Being something of an aficionado of the macabre, I jumped at the chance to visit Terror and Wonder: The Gothic Imagination at the British Museum. This fantastic show examines the origins of Gothic and its evolution and unwavering influence throughout the centuries.

Gothic is a fascinating subject to me. From its origins in The Castle of Otranto, the 1764 novel by Horace Walpole, themes of death, suspense and superstition, along with motifs such as sublime landscapes, ruins and castles feature heavily in Gothic literature throughout the 18th and 19th centuries.

In Victorian times Gothic evolved into something closer to what we'd associate with the style today, with the dark underworld of London providing the backdrop for many a grisly tale. There was also a shift to a new psychological and bodily horror, from the creepy, tension led scenes of previous centuries.

Penny Dreadfuls were instrumental in bringing Gothic to the wider audience of the working classes, and with them introduced characters such as Sweeney Todd and Spring Heeled Jack, who in turn was the inspiration for Batman - the most Gothic of superheroes. Many significant Gothic authors, such as Bram Stoker and Edgar Allan Poe, also came to prominence during this period.

Moving into the 20th century, Gothic's reach has become broader than ever, with cinema, TV and music all embracing the movement, along with its ever-present influence within literature and visual arts. The ongoing success of cultural events such as Whitby Goth Weekend (now in its 30th year!) further reinforce Gothic's place in popular and artistic culture, and I for one wouldn't have it any other way.

With a broad range of artefacts and pieces on display from notable artists such as The Chapman Brothers, writers Mary Shelley and Oscar Wilde, designer Alexander McQueen and photographer Martin Parr, there are caskets of inspiration to be found at Terror and Wonder. Here's what our illustrators took away from the show...

Scott Mason

I was excited about going to Terror and Wonder at the British Library. Having visions of some sort of House of Horrors and gallery hybrid, there were actually a lot less scares involved than I first thought - except the looped scream from the Bride of Frankenstein movie clip, making sure you don't forget what this exhibition is truly about.

The main pieces of the exhibition that stood out to me were the illustrations and paintings. A number of them had such presence, impact and detail that it was easy for me to get lost in looking at each little aspect of them. I made sure I didn't get too close to them though, knowing my luck, being clumsy as hell I'd end up knocking a priceless piece of art off the wall...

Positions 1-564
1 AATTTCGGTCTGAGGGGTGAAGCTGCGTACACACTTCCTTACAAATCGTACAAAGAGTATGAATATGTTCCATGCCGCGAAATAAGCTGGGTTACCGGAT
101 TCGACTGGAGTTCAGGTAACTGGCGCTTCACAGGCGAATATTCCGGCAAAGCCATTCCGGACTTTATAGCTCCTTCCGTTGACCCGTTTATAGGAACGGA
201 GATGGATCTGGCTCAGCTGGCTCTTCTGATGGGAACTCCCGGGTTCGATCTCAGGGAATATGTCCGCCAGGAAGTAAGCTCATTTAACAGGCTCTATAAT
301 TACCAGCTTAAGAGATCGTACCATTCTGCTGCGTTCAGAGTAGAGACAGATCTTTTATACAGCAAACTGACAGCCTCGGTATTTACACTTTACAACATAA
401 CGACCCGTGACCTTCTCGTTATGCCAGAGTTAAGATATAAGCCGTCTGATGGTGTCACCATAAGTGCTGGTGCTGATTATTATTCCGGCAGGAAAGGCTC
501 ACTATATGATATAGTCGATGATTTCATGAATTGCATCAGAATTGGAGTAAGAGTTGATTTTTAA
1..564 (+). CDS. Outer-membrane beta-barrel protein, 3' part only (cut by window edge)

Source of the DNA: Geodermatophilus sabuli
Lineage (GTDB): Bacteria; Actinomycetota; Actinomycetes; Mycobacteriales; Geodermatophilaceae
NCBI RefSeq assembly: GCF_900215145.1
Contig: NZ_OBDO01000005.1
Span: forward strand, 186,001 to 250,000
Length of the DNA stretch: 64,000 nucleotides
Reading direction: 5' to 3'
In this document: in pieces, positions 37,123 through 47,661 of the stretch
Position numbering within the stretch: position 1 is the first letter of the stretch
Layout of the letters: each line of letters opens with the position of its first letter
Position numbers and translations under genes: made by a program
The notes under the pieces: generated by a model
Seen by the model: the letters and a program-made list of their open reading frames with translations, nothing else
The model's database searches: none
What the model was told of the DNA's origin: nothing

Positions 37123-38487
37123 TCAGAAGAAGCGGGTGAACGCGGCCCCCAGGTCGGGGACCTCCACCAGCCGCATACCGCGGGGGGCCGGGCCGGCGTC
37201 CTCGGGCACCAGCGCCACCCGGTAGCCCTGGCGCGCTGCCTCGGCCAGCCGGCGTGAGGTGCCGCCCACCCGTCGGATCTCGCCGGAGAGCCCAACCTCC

Walking further around the exhibition I took a lot more interest in the drawings and the storyboard art on show, more so than the manuscripts. But it wasn't until I walked round a corner to be greeted by a suspended horned mannequin, dressed in Alexander McQueen that my heart started to race! I'm 6'4", so it's not often things that I get the opportunity to crank my neck upwards, but that singular piece looming over me made me stop, slightly awe struck, and I knew that this something I had to showcase in my illustration.

After I'd finished in the exhibition I had a little coffee and sit down to sketch a few ideas out. The two main aspects in my head were of course the McQueen, but also clouds. I feel a bit guilty that all these painters spent days or weeks on their landscape paintings and the main thing that stuck with me was the way they painted clouds and the sky, so thought I should incorporate that into my image as well. Being a Gothic inspired piece a lot of black was an obvious decision, texture as well seemed to play a big part. My subject is basically sewing together her perfect man with different body parts, whilst looking pretty damn good in her Alexander McQueen - think fashion Frankenstein!


My favourite pieces from the exhibition were the ones that made me smile: The vampire slaying kit is exhibited in a way that makes it looks as precious as the Mona Lisa. The short scene of the movie "Frankenstein" is supposed to be scary, but was somehow felt absurd and funny, and I enjoyed the Martin Parr's photographs of goths in normal situations…

Gothic fills our imagination with darkness and shock with the macabre, however with these illustrations, I wanted to show an irreverent and playful side of the subject. I explored some themes that relate to gothic but also relate to our existence: youth, lust, death and immortality.

What if the myth of Dracula that inspired so many of us actually existed?

And because it's Halloween tomorrow (get ready for it, we're never too old to celebrate Halloween), it's time to bring some gothic experience in our daily life with fantasy and fun.


Thanks so much to Scott and Yoyo for sharing their inspirations, and it's a complete pleasure to be able to share their new work with you. Also massive thanks to the British Library for hooking up with tickets to the show. Terror and Wonder is on until January and well worth a visit, so check out their site for details.